- Ethan Hawke, Jeremy Davies and James Ransone
- June 22nd 2022
- Scott Derrickson
Ethan Hawke plays a serial kidnapper and murderer in Scott Derrickson’s supernatural horror The Black Phone.
After getting a taste of playing a villain in Marvel TV series Moon Knight earlier this year, Ethan Hawke has one-upped himself by playing a serial killer in Scott Derrickson’s The Black Phone.
This supernatural horror, also co-written by Derrickson, is set in North Denver in 1978.
The neighbourhood is on high alert as five schoolchildren are missing and rumour has it “The Grabber” is behind all the disappearances.
His sixth victim is Finney Shaw (Mason Thames), who gets locked up in The Grabber’s sparse basement, which contains nothing except a bed, toilet and a black phone on the wall.
The phone has been disconnected for years, but somehow, The Grabber’s past victims are able to communicate with Finney through it and help him try to escape his captor’s clutches.
The Black Phone feels like a Stephen King movie adaptation – and there’s good reason for that. It is based on a short story written by Joe Hill, King’s son.
The story feels reminiscent of the It movie adaptations, particularly since it focuses on children going up against evil.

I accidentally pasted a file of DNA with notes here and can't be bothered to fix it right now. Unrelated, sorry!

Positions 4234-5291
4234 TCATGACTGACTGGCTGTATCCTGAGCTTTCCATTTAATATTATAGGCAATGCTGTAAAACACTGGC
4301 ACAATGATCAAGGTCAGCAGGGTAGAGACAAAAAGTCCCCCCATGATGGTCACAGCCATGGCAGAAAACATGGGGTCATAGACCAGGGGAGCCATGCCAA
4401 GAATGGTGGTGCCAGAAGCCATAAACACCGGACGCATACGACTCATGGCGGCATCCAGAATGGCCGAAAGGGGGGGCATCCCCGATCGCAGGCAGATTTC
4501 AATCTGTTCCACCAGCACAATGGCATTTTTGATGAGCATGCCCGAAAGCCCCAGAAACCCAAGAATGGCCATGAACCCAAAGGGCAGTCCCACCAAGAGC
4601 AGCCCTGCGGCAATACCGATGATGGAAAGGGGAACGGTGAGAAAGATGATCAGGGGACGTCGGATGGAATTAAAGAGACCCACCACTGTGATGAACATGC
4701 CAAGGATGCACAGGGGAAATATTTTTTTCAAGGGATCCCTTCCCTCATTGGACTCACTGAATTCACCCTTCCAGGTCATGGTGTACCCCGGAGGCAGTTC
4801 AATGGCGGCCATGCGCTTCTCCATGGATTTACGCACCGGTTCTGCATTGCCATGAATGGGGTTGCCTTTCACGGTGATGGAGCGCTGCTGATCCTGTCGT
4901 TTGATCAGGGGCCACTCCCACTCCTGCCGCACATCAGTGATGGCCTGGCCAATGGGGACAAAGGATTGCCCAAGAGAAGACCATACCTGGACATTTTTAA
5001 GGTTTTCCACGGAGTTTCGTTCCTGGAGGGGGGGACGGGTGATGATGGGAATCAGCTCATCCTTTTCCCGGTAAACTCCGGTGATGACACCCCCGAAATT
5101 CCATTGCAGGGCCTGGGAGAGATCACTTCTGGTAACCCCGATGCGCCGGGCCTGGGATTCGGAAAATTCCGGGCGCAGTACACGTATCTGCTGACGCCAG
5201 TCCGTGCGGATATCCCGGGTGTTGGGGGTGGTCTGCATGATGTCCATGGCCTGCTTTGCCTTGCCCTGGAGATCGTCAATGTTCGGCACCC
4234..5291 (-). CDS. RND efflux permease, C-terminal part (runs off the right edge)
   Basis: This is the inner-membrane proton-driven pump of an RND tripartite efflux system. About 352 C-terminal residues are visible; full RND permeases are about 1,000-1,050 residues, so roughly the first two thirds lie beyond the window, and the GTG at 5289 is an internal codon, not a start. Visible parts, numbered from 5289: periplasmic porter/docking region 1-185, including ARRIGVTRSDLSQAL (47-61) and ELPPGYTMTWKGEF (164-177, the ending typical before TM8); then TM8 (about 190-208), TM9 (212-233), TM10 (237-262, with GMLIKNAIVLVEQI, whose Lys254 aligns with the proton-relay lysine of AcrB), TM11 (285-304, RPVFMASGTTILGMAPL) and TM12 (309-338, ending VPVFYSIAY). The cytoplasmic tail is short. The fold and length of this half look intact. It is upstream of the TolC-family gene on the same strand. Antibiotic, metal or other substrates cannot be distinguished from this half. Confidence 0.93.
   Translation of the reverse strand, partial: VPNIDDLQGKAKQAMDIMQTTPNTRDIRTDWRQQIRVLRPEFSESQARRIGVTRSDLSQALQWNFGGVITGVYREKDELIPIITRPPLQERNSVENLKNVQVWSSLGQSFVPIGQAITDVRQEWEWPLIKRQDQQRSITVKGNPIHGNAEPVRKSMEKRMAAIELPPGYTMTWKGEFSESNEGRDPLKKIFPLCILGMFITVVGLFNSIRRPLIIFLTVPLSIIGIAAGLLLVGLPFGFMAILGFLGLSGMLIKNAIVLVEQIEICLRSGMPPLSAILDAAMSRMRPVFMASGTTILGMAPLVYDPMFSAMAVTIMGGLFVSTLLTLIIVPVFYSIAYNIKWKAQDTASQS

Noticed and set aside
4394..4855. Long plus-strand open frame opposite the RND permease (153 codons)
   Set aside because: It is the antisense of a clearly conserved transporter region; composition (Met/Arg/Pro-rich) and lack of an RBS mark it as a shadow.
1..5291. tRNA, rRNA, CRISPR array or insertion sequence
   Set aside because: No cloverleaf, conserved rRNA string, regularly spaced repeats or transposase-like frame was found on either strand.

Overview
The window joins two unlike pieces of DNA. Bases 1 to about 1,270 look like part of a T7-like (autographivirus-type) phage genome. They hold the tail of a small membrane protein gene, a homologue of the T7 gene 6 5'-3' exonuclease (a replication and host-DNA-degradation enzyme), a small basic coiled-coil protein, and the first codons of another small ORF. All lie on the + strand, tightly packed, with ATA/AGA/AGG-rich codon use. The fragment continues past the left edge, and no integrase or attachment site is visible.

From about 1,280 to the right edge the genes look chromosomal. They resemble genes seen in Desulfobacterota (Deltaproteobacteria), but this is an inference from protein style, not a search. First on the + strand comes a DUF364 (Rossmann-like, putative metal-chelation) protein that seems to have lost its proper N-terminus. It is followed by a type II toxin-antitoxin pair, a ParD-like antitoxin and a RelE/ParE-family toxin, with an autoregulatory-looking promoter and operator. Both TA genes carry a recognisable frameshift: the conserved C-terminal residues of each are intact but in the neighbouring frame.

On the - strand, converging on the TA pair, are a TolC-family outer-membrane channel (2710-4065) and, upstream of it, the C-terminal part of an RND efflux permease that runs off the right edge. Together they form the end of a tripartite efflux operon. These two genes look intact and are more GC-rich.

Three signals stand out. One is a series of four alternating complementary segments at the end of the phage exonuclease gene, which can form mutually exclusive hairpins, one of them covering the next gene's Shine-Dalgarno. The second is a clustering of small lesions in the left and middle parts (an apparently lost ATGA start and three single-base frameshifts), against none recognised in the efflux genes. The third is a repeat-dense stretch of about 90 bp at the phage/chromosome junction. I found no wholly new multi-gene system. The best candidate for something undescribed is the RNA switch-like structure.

Those going into the film expecting a horror containing tons of jump scares and gruesome moments may come away disappointed.
All the best scary bits are in the trailer and there are only a few in it as it is. It is best to think of this film as a thriller with a couple of scares.
Regardless of its failings as a horror, the story is well-written and compelling and you feel invested trying to figure out the mystery of where Finney is being held captive.
However, it felt like it needed more to bring it to the next level and make it great.
It would have been nice to know more about The Grabber – his name, backstory, any nugget of detail would have been appreciated – but the character being so unknown to the viewer makes him more chilling.
Hawke has spent many years being known for his good, likeable characters in films like Dead Poet’s Society and Before Sunrise, so it is refreshing but also rather disconcerting to see him playing such a scary, hideous character.
We never get to see his full face as The Grabber obscures his identity using a variety of creepy masks.
Hawke’s performance is pitched perfectly and he has a menacing, unsettling presence – but the masks do a lot of the heavy lifting for him.
Thames does a decent job as Finney, but the best child star in this is easily Madeleine McGraw as his onscreen sister Gwen.
She steals the show with her excellent line delivery and has a more significant role than expected.
While it may not be an effective horror, The Black Phone still tells a solid, thrilling story with an discomforting lead performance from Hawke.
In cinemas Wednesday 22nd June.
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